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South Catalina

About the work:

for flute, clarinet, violin, cello, piano, and percussion
duration: 11 minutes

Commissioned by/Premiere:

South Catalina was commissioned by the Stuart and Maxine Frankel Foundation
for the Great Lakes Chamber Music Festival and co-commissioned by Carnegie Hall
visual arts production elements made possible by The Andrew W. Mellon Foundation and Texas Performing Arts at The University of Texas at Austin. Seligman Performing Arts Center, Franklin, MI by eighth blackbird, June 27, 2015

Score:

View perusal score
Purchase from Project Schott New York

Listen:


Also available from iTunes.

About the work:

South Catalina draws its inspiration from two sources. First is the amazing work Swarm by the London-based artist collective, rAndom International. The interactive sculpture responds to sound impulses with a blast of asynchronous lights. When seeing the work at the entrance to the Frenkel Art Foundation, I immediately knew I would write a piece of music where sharp and loud attacks in the piano and percussion would inspire a flurry of wild and improvisatory gestures from the rest of the ensemble.

I spent much of the Fall of 2013 living in Los Angeles, preparing for the inaugural production of my opera, Invisible Cities. One of the things that struck me about living in Southern California is the amazing light. Every day, without fail, is amazingly bright, and while this can be initially enchanting for an East Coaster, it can also feel oppressively out of sync with one’s mood. South Catalina draws on both of these sensations with its driving optimism but also its relentless forward movement. The title is drawn from the street in the Koreatown neighborhood of LA where I lived.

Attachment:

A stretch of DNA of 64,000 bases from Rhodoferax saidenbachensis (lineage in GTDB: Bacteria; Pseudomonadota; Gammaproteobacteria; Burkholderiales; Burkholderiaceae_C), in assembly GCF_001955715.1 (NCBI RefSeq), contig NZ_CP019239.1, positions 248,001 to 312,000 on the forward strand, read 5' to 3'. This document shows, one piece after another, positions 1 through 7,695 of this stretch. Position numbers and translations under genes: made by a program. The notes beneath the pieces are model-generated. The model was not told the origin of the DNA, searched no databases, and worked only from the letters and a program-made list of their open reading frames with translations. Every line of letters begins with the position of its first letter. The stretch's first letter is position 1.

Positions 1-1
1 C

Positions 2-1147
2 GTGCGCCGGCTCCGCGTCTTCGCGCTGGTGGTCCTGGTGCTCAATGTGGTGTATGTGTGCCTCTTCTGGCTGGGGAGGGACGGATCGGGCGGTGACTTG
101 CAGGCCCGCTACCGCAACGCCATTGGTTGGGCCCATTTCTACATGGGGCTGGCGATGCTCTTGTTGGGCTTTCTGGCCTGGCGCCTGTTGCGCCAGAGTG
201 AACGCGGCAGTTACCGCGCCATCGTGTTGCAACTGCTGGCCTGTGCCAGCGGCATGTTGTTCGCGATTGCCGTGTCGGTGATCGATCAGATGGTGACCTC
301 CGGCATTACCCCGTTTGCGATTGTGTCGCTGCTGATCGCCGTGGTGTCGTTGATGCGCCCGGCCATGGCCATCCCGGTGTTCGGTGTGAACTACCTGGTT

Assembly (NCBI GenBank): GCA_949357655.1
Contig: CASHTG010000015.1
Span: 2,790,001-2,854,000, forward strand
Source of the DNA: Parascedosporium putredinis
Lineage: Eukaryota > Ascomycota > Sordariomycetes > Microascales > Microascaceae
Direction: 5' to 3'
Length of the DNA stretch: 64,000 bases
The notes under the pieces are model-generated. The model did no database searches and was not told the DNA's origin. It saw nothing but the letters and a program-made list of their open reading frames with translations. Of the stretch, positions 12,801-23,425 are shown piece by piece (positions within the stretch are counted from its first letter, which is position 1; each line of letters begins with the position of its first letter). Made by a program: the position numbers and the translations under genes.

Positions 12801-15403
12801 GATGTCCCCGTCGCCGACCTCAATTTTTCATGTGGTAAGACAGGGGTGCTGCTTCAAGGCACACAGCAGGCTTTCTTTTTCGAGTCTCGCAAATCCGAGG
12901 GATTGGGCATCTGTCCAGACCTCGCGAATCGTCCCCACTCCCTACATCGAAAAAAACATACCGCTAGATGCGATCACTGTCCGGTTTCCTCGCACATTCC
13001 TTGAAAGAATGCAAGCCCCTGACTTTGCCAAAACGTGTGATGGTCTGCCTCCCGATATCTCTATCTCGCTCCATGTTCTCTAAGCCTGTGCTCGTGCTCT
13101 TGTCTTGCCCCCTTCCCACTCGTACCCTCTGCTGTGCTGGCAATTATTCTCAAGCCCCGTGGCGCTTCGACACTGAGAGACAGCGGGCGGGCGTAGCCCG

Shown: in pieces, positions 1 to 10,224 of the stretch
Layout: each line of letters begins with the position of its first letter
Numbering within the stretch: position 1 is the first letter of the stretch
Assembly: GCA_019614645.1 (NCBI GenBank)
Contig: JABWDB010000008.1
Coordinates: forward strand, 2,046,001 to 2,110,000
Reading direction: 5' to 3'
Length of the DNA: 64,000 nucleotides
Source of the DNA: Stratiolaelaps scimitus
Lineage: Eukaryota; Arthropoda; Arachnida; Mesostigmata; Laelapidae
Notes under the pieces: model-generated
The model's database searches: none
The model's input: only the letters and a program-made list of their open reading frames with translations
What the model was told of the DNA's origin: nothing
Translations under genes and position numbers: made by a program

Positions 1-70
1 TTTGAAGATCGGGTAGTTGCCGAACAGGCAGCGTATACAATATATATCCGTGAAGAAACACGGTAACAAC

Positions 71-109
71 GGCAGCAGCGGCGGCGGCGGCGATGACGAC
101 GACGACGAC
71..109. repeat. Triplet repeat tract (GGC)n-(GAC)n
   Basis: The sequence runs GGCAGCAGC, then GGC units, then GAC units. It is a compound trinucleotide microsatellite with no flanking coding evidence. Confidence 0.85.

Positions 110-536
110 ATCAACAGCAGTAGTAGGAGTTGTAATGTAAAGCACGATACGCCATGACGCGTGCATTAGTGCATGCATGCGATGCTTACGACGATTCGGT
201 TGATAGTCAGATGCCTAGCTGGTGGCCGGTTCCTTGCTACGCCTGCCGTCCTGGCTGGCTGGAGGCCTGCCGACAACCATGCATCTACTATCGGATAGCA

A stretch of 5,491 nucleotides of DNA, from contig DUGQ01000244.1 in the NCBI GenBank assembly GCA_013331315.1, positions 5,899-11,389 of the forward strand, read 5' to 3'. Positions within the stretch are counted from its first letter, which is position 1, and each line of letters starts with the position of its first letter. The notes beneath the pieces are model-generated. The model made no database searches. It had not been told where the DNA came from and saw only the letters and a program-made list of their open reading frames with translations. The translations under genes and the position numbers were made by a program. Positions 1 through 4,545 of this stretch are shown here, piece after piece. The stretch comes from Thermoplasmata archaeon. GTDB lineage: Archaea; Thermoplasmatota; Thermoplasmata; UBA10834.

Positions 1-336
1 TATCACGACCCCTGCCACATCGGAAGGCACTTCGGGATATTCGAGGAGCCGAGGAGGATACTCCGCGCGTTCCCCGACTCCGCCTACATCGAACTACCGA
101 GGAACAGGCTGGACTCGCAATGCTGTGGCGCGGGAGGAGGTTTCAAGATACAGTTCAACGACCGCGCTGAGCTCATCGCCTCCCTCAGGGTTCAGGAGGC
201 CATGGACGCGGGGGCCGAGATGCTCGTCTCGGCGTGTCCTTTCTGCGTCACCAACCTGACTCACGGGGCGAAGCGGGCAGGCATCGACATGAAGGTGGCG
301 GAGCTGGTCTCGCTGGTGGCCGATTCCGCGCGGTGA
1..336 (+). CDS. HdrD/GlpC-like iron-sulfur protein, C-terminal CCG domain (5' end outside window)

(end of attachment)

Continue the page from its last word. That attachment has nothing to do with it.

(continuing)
Press:

“Christopher Cerrone’s bright, minimalist-based South Catalina was inspired partly by the composer’s stay in Southern California, though what I responded to in the piece was the long-breathed flute writing that almost sounded like a Bach chorale slowed down and enveloping the piece’s restless invention in a benevolent embrace.” — Daniel Patrick Stearns, Philadelphia Enquirer